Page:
Thoreauvian Experiment

Apparently, I have embarked on a Thoreauvian experiment with my tiny house. Like I previously mentioned in an earlier blog post, I moved out of a mansion sitting in an upscale community and into a tiny house having a square footage of approximately 614. After having donated near 10 truckloads of what I considered to be junk, freeing myself of the weight of such materialism, I went to the woods for a month and lived in a camper in between houses.  I have always been intrigued by the notion of a small dwelling place. As a child, no matter the location or season, I found a way to have a small club house for important child gatherings. I built a cabin on some property I owned some 8 years ago out of cherry and black walnut wood. That project got away from me and was eventually abandoned, then taken by a tornado. The foundation was left and built upon. It makes a nice home for someone now.

As a thrift store connoisseur, I find used books to not only be well worth their value, but also plentiful. I occasionally prowl through and pick up dozens of good used books in order to soak in their wisdom when I get ready. One of the books being Thoreau’s “Walden.” I began reading it a few days ago and also found myself on a journey of kinship with the famed writer. He speaks of society and nature, the music he hears in the woods by Walden pond, much like the music I hear day and night now. I bask in the sounds of the creek rushing, the owls hooting their nightly conversation, the crickets, frogs, and birds.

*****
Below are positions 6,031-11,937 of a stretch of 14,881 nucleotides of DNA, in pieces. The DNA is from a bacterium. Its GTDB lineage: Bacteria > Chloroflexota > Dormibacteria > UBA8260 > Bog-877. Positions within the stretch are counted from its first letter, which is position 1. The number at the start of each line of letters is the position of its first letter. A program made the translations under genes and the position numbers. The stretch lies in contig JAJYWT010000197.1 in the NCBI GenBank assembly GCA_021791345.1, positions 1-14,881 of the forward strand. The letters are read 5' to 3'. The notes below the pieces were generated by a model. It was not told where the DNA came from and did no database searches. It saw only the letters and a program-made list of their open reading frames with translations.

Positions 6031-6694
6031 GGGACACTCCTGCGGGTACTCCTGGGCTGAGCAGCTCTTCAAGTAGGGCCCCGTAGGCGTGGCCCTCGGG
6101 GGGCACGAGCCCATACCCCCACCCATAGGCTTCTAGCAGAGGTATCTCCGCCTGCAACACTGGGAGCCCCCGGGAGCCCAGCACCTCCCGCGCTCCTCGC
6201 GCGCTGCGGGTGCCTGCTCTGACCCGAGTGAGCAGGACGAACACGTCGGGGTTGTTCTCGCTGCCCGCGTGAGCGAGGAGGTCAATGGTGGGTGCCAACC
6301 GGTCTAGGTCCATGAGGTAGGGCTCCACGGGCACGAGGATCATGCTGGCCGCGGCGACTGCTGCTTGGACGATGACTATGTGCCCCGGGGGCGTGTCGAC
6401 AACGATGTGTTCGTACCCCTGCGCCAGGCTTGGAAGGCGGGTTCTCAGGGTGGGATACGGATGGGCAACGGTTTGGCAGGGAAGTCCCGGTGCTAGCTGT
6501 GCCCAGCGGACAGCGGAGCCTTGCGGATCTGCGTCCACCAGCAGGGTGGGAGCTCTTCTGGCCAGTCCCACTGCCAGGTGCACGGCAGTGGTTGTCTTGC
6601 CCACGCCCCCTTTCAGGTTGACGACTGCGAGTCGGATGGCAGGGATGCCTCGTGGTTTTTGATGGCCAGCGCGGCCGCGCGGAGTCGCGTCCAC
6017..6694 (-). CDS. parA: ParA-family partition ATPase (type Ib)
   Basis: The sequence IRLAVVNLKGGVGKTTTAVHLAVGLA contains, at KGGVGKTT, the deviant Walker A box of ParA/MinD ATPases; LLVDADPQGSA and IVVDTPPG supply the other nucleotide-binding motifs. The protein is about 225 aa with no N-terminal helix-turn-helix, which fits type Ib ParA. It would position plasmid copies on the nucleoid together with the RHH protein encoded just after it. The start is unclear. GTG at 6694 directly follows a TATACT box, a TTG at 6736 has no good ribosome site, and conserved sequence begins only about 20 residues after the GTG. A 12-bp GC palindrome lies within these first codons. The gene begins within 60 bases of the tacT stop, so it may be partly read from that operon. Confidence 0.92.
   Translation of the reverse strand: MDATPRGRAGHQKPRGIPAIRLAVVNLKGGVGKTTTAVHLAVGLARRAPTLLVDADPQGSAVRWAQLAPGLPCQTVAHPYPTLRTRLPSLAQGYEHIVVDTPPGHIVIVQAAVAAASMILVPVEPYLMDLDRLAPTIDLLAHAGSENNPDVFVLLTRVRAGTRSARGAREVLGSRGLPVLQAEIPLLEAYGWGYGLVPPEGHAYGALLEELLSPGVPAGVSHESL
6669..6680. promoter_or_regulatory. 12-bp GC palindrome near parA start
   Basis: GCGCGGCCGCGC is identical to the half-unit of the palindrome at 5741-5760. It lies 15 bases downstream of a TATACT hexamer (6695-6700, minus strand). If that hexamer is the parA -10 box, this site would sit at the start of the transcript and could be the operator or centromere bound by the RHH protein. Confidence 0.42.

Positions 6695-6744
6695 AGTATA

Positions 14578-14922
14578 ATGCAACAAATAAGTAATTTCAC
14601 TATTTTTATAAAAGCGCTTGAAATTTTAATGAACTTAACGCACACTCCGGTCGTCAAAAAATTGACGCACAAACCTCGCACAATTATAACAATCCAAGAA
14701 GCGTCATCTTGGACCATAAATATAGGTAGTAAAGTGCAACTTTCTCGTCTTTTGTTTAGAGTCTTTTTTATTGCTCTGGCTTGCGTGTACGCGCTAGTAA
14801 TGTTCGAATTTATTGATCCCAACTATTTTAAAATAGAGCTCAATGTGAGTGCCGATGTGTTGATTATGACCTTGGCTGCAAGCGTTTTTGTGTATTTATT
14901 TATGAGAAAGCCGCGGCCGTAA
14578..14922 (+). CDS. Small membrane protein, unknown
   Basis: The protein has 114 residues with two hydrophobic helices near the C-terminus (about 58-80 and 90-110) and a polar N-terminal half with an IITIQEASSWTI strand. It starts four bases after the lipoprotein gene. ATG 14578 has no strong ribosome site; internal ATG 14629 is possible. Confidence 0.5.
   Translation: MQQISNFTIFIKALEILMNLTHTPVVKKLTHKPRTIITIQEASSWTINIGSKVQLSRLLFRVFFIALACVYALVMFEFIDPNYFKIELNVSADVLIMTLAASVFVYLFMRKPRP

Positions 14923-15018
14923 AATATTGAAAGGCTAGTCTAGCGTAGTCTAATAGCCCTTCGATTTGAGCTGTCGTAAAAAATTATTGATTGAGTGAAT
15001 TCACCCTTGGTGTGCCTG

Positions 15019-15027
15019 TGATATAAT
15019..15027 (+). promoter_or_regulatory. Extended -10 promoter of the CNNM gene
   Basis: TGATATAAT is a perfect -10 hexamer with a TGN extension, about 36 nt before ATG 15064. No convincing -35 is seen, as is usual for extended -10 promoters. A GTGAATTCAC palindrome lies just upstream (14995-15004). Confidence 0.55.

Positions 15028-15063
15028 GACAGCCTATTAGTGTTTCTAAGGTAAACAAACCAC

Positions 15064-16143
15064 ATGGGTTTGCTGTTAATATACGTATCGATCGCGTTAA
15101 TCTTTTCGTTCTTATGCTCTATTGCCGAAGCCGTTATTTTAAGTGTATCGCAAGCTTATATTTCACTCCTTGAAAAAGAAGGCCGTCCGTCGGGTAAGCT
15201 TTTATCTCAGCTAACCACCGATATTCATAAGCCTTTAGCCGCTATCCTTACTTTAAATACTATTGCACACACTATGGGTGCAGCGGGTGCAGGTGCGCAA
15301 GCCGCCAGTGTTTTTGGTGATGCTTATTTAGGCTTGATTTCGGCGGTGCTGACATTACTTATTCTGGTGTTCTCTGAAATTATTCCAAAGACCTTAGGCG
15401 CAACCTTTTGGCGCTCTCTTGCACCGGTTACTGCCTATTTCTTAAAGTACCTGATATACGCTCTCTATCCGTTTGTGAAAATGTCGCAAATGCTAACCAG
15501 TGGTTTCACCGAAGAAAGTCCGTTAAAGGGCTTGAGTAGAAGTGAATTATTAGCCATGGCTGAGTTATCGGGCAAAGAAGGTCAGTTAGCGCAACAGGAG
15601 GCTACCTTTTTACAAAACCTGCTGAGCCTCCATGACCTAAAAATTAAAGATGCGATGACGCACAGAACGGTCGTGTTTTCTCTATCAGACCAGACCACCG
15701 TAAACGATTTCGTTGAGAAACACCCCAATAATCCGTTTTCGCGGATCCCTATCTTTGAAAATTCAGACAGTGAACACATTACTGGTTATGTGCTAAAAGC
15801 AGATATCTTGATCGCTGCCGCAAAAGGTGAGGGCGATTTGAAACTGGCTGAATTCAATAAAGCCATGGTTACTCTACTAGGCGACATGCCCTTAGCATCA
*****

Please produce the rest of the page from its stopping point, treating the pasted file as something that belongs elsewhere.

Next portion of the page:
In my autobiography, “Telling Hands” I explain my love for nature and friendship with such things as frogs, the river, the woods. Apparently, Thoreau had a similar love, at least he did for the time he spent squatted on Emerson’s land by the pond. I find his work to be of the upmost thoughtfulness, and I appreciate his account. As an individualist and naturist, he and I have some common ground. Thoreau says this about a written word:

A written word is the choicest of relics. It is something at once more intimate with us and more universal than any other work of art. It is the work of art nearest to life itself. It may be translated into every language, and not only be read but actually breathed from all human lips; – not be represented on canvas or in marble only, but be carved out of the breath of life itself.

That is the most beautiful quote about books I have read thus far.

I will also add that when I started this tiny house experiment, I felt it necessary to cut down on superfluity. So far, it has proven beneficial. Living simply seems to suit me at this time in my life. I would love to share some pictures of my tiny house, but I am afraid it would not do justice yet, as the bead board isn’t all hung and my tile work isn’t finished. As for how long I will remain a part of this tiny house movement, I can not say. I don’t like predictions, really.  When it is time to move on, I trust that I will know it.



p.s. If anyone wants to get me this t-shirt, I’ll consider it a necessity and will totally wear it.


Jamie Godwin

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